It's also unfortunate that Sharon Renier thinks we should feel obligated to remain on the sidelines until after the primary. This says much about why, in this case, we aren't remaining neutral. While Renier complains about how she has no money and nobody loves her, Schauer is out raising cash and building organization."

I'm trying to remember the last time any Republican got that kind of ass-kicking. You'd think Sharon shot Mark's dog. I hope she doesn't take this crap. This kind of stuff makes me embarrassed to be a Democrat.

They should take a page from Blogging for Michigan. They understand what it means to be a Democrat and have apologized to Sharon in a nicely named post "No Democrat Is 'Chopped Liver.'" That's a class act.

I think when we're months away from the primary that we can make up our own minds on who to vote for. But thanks for telling us what to do, Michigan Liberal. At least we know Mark Schauer has won three votes from them. Not that any of them probably live in the seventh district anyway.

I have to be honest. I didn't think Sharon's odds were great since everyone knows Mark Schauer. But if his supporters are ripping Sharon Renier this hard, I guess they're worried. Good for her.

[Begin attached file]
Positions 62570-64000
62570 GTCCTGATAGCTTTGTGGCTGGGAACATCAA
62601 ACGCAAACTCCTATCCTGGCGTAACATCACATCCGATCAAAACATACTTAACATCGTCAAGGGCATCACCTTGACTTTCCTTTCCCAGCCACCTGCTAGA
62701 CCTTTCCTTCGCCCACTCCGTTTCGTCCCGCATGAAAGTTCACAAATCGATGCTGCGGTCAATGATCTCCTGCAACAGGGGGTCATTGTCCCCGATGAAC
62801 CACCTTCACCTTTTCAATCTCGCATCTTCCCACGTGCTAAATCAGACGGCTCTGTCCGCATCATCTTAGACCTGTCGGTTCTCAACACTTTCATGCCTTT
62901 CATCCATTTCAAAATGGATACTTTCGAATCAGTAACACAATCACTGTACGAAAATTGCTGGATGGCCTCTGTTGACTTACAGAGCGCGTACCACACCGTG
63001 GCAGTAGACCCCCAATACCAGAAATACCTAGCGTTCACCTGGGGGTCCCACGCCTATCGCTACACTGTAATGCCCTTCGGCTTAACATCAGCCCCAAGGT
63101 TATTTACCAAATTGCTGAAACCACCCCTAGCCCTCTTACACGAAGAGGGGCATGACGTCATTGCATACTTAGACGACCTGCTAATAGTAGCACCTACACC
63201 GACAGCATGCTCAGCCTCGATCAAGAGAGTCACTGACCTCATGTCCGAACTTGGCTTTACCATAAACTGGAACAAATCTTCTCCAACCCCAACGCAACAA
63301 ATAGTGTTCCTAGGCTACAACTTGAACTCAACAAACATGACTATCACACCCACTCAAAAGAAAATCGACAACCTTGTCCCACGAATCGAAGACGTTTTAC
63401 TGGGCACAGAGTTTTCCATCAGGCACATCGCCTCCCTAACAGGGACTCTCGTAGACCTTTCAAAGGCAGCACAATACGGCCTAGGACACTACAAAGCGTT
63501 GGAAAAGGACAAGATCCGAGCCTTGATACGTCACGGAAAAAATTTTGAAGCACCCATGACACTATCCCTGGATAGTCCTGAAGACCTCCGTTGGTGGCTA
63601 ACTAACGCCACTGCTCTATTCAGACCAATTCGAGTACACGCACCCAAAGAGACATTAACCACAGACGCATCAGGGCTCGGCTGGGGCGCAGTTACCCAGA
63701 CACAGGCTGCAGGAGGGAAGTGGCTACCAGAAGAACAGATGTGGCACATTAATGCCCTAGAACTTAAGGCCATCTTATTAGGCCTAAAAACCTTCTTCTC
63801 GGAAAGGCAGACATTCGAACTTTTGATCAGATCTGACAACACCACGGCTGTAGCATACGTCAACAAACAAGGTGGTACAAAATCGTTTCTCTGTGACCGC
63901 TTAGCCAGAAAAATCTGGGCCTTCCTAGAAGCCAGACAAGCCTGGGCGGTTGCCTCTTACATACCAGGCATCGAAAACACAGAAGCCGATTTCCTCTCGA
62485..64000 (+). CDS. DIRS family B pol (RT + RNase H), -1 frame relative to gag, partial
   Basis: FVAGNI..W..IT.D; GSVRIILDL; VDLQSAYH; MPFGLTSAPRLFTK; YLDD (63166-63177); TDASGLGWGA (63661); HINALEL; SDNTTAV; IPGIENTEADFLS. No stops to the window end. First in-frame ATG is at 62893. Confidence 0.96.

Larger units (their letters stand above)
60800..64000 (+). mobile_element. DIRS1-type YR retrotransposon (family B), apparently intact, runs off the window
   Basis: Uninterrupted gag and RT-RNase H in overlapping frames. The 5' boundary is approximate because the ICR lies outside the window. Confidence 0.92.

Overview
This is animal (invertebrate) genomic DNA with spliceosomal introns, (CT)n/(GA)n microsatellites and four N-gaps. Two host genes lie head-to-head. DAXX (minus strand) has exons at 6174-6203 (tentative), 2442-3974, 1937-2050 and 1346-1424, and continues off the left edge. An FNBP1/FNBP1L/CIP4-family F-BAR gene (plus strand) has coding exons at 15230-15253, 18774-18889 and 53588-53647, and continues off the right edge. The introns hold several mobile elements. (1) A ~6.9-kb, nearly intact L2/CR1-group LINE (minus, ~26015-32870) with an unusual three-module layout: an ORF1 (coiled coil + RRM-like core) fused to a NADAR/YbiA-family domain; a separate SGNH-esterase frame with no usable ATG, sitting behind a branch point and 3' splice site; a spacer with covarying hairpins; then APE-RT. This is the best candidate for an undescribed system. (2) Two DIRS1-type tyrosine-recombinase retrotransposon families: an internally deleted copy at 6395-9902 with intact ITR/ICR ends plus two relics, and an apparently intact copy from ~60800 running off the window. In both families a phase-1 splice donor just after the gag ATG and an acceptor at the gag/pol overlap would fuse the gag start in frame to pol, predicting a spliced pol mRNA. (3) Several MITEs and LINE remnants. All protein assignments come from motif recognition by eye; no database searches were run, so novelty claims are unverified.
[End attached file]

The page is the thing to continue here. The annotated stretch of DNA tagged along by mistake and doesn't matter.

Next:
I really hope that Mark is paying these wannabes good money. But the sad thing is you know they're carrying water for him because they think he really likes them. Maybe they think they're going to DC with him! That's so cute. Aren't they smart enough to see they're being used? Mark doesn't need the three bucks they'll raise for him. He just wants their PR. He could care less about them.

A lot of us volunteered our time to help Sharon last time. She did a great job. She should be appreciated for that. She's a nice person and her heart's in the right place. Maybe some of those bloggers should actually meet her and see what she's about.

Tuesday, March 04, 2008

Walberg No Friend To Animals

(Thanks to an anonymous comment for the tip.)

If you've ever read Dave Barry Hits Below the Beltway, comedian Dave Barry's take on politics in Washington, you might recall a sequence in which Barry includes the text of attack ads between two fictional candidates. With grainy black-and-white photos, it quickly spirals out of control, with one candidate using doctored photos of the other one, say, shaking hands with Adolph Hitler or Darth Vader.